When local author Angela Townsend decided she wanted to go into the production business, she didn’t leave much to chance.
Instead of setting up a business based on trial and error, Townsend took the time to do her research, and found out she had a great local resource when it comes to the world of film and television production: Whitefish resident Sanford Horowitz, whose pre-Montana life was partially spent building two major film production and distribution companies in Hollywood and working with the likes of Orson Welles and Max Youngstein.
In January, they formed Horowitz and Townsend Productions, a fledgling company with big plans in the media realms of film, books, and television.
“I got a call from (Townsend) and it was like a call from heaven,” Horowitz said in a recent interview with the Beacon.
Townsend, whose nine novels include the popular Angus MacBain series, was looking to marry her worlds of publishing and movies. Her book, “The Forlorned,” was adapted into a film and completed in 2016. She wasn’t going to stop there.
She learned of Horowitz and discovered she truly enjoyed how he produced his projects, which range from dramas such as “Woman in the Rain” to documentaries such as “The Carradines Tonight” and even epic fantasy in “Merlin.”
“I really loved the way that he was able to film in such a way as to bring the viewer close,” Townsend said.
The partnership also worked on a practical level, because the new company would be starting on a modest budget. That’s a difficult place to be in the world of entertainment, Horowitz said.
“When you’re doing things on a budget, you have to be extremely efficient,” Horowitz said. “(Townsend) was looking for a strong, experienced hand.”
Townsend said her lawyers in Hollywood — M. Kenneth Suddleson and Michael Eisner of the power firm Eisner Jaffe — were thrilled with her choice of a partner in Horowitz, who is credited with starting the production and distribution companies Filmmakers International Releasing and United Filmmakers International with producer and director Paul Hunt.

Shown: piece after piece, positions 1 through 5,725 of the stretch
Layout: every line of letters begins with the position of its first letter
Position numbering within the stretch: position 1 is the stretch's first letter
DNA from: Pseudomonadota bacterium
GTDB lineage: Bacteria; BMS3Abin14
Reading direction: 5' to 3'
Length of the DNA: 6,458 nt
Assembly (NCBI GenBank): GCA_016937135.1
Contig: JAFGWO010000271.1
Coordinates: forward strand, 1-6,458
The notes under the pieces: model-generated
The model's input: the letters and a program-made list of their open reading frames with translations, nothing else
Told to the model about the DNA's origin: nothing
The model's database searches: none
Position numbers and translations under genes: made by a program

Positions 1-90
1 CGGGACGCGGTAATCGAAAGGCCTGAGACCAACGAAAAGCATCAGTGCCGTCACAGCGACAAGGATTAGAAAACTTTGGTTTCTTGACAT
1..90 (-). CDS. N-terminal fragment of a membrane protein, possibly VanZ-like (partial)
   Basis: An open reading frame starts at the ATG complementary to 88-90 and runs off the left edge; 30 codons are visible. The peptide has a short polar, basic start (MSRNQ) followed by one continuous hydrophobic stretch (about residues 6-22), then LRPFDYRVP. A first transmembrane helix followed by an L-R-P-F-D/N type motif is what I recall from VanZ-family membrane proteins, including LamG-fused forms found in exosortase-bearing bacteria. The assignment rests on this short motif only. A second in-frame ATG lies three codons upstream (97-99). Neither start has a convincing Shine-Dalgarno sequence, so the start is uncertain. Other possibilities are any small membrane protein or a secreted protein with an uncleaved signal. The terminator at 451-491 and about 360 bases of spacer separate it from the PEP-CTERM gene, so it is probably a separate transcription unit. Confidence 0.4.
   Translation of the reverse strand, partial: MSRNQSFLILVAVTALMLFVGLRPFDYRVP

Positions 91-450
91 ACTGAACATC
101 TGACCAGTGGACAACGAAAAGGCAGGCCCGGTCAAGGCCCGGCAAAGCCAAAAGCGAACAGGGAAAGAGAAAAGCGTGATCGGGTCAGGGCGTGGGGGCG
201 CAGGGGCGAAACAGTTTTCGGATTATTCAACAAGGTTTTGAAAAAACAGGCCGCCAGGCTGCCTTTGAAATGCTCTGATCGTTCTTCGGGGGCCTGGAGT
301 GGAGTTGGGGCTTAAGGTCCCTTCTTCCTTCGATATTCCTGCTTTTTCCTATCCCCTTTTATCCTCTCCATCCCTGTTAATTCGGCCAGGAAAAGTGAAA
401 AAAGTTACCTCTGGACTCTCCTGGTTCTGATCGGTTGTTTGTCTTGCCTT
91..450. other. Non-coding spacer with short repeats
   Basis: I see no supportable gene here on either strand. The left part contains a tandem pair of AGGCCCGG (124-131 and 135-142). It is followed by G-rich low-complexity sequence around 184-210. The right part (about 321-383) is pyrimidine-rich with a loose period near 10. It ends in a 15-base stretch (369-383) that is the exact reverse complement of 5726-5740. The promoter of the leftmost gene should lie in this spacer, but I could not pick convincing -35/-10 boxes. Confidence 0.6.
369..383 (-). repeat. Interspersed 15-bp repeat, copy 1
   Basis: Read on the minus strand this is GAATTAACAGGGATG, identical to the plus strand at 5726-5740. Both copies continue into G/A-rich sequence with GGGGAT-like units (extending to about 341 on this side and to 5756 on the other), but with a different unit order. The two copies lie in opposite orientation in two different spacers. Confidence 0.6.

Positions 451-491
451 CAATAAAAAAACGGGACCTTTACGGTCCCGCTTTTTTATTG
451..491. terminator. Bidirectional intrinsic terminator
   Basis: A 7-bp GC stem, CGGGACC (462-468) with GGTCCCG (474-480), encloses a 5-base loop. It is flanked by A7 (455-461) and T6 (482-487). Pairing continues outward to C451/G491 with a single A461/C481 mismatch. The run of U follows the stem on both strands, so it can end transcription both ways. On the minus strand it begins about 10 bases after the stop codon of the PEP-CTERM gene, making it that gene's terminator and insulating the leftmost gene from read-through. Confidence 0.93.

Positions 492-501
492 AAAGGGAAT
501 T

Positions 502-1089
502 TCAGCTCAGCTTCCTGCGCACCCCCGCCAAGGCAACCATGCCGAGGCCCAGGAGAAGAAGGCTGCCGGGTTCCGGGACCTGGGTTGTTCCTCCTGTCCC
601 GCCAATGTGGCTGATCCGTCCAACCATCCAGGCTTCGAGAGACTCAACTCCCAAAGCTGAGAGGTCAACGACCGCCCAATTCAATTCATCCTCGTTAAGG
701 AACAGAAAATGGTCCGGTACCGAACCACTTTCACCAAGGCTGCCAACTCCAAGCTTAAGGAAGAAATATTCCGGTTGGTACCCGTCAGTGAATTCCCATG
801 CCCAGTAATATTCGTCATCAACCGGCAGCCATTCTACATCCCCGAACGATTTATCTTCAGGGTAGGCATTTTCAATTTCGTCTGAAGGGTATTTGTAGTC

On his end, Horowitz also saw a bit of kismet in Townsend’s call because he was about to release a self-help book called “Life at Seventy: Pedal to the Metal.” Her work in the book publishing industry would help him maneuver those uncharted waters, and he would help her with the film and television side of the business.
Their first venture is a reality television series already being filmed called “Earth Angel: Montana Medium,” featuring a local woman who uses her skills as a psychic medium to talk people down from suicide.
“It’s about healing,” Horowitz said. “Montana is (one of) the leading states for suicide in the country.”
The show also touches base with local religious and spiritual leaders, all with the goal of helping people who are suffering. Suicide hotline information will also be made available with each show, Horowitz said.
“The message is definitely universal,” he said.
The new production company will also start the process of turning all nine of Townsend’s novels into movies, and is planning a music festival for Whitefish in response to the community’s recent show of solidarity. Ideally, it would include local musicians, plus some Hollywood headliners. They plan to call the concert, “This is America.”
“We want to promote really good, positive energy, because that’s what this place is all about,” Horowitz said.
They plan on shooting and editing the Earth Angel series before shopping it around to distributors, and Townsend said they are up to their eyeballs in potential projects already.
Horowitz is also well-known for his real estate work in New York, and his collaboration with then-New York State Sen. Joe Bruno, who worked with Horowitz to create a 35 percent film tax credit.
Creating a similar tax credit for Montana would be beneficial, Horowitz said, especially for the local, burgeoning talent. Part of the fun of starting Horowitz and Townsend Productions is being able to provide opportunities for local actors, musicians, producers, cinematographers, filmmakers, and all the other positions needed to make movie and TV magic.
“I’d like to do something similar here in Montana,” Horowitz said. “It does open up the opportunities here.”